The Future and the Truth are Female: The Perfect Stranger by Megan Miranda

  Crime fiction is one of the most political forms of popular literature, and American women authors are killing it (no pun intended) with the likes of Gillian Flynn, Megan Abbott, Laura Lippman being responsible for a new golden age. The reasons for the success of female-authored crime fiction novels are many, but considering the […]

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More for the University of Birmingham: Beyond the Best-Selling Label. Patricia Cornwell and Kay Scarpetta

I mentioned last week I have written some articles for the University of Birmingham’s new and super cool blog on Popular Culture and the second one is already out! This time I talk about one of my favourite writers, Patricia Cornwell and her Kay Scarpetta series. More here  https://blog.bham.ac.uk/poplit/beyond-the-best-selling-label-patricia-cornwell-and-kay-scarpetta-by-elena-avanzas-alvarez/

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New Article for the University of Birmingham: Why we Like Our Crime Fiction Feminist (But We May Have a Hard Time Admitting it)’

As many of you know, apart from working at Bodies in the Library I write for other outlets as well. I was recently invited to do a series of posts on crime fiction for the University of Birmingham’s new and super cool blog on popular culture and the first of them just came out this […]

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Change Starts One Book at a Time: A Love Letter to the British Public Libraries

The first thing that I did when I finally settled down in the UK was joining a public library. As I was only in the country for a few months, I didn’t bring any books with me, and I thought: What kind of life can one live without books? Not one worth living for me. […]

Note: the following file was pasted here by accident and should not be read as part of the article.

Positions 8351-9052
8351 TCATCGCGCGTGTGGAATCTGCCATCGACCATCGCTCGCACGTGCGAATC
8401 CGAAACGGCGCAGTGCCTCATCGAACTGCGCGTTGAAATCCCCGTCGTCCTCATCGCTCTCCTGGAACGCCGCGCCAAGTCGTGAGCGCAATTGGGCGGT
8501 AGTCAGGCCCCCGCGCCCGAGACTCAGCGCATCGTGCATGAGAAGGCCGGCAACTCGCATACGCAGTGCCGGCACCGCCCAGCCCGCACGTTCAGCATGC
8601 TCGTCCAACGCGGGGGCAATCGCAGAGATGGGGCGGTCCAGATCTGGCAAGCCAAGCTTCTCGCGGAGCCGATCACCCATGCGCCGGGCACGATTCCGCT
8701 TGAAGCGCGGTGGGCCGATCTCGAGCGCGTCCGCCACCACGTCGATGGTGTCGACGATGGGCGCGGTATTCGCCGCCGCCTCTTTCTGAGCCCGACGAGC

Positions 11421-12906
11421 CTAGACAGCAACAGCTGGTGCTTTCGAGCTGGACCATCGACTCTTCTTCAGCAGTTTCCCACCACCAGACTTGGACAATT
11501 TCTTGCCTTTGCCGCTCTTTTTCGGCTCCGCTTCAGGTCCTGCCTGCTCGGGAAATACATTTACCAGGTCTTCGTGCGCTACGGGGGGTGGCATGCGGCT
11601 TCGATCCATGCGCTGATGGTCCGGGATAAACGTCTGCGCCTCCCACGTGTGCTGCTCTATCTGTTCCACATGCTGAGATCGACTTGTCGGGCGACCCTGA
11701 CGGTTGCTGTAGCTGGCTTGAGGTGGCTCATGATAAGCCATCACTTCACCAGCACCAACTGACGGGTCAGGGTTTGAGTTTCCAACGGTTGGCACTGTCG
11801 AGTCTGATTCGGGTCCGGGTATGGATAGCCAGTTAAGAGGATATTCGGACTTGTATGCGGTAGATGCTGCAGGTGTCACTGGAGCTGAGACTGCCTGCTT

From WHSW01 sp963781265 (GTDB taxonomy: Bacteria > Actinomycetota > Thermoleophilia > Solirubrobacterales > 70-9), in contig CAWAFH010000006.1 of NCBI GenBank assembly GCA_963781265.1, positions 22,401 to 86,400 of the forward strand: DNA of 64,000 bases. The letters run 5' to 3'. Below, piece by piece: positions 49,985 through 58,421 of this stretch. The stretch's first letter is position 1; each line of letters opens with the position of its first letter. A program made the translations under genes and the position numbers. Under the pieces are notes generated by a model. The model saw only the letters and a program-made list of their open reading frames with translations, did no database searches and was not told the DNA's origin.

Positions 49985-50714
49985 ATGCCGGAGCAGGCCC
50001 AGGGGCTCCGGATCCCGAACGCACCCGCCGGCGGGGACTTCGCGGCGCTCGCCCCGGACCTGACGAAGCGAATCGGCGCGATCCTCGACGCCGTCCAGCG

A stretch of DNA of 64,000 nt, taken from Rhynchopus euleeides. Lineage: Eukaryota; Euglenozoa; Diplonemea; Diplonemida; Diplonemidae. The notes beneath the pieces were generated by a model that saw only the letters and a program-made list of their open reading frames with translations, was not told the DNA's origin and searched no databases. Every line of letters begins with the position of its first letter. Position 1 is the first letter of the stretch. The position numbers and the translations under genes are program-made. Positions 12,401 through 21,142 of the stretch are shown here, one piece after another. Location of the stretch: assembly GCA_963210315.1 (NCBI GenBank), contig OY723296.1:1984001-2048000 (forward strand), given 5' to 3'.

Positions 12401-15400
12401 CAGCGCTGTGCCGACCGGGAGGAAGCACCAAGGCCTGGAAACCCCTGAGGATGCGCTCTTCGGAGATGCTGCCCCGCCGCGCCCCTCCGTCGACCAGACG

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What Our Insistence On Ferrante’s Identity Actually Means About Women, Consent, And Art

I am currently reading and enjoying the internationally acclaimed Neapolitan novels by Elena Ferrante featuring childhood friends Elena and Lila after everyone whose literary taste I trust kept raving about them online. This week I have just started the second one – they are four, and I’m told the two last ones are the real […]

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Kate Atkinson Not Shorlisted for the Bailey’s Prize… Yet Again

This is both a love note and a quick rant. This is a post about being bookishly devastated – if that is even a thing: British author Kate Atkinson has not been shortlisted for the Bailey’s Women Prize for fiction, even though her latest novel, A God in Ruins, made it to the long list. […]

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Jessica Knoll, Author of Luckiest Girl Alive, Speaks Out About Sexual Abuse

Luckiest Girl Alive is Jessica Knoll’s debut novel. Published in Spring 2015, it was the book that I first reviewed for the Los Angeles Review of Books. You can check my review here. Due to copyright issues, I cannot reproduce my review here in any form, but I can say that it offers readers one […]

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Why Patricia Cornwell is One of the Best Crime Fiction Writers (And Why You Should Be Reading Her Works)

‘Hi! My name is Elena and I’m writing a Humanities doctoral thesis. On Contemporary Literature. On crime fiction. On Patricia Cornwell’s books’. That is how much it takes me these days to get a look of embarrassment from many people, although luckily not my beloved ones. Not only am I pursuing a PhD in Humanities, […]

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Why #ReadWomen2014 Has Changed Things, And Why #ReadWomen Matters

This year started in the best way possible for us feminist book bloggers: with #ReadWomen2014 a hashtag used on Twitter to promote and support books writen by women. Any genre. Any length. Any kind. The only requisit was that they were written by women. Founder, Joanna Walsh, describes the campaign as ‘A year-long celebration of […]

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Women’s Education, Women’s Health Care and Feminism by Cate Blanchett

Cate Blanchett, always the genius, spoke at Labour Minister Gough Whitlam’s memorial (1916 – 2014) about free education, free healthcare, motherhood, single-mothers, the state of the arts and many other things I cannot transmit in these lines. Just sit down, and enjoy: Also, did you see the row of non-applauding rich, white people when she […]

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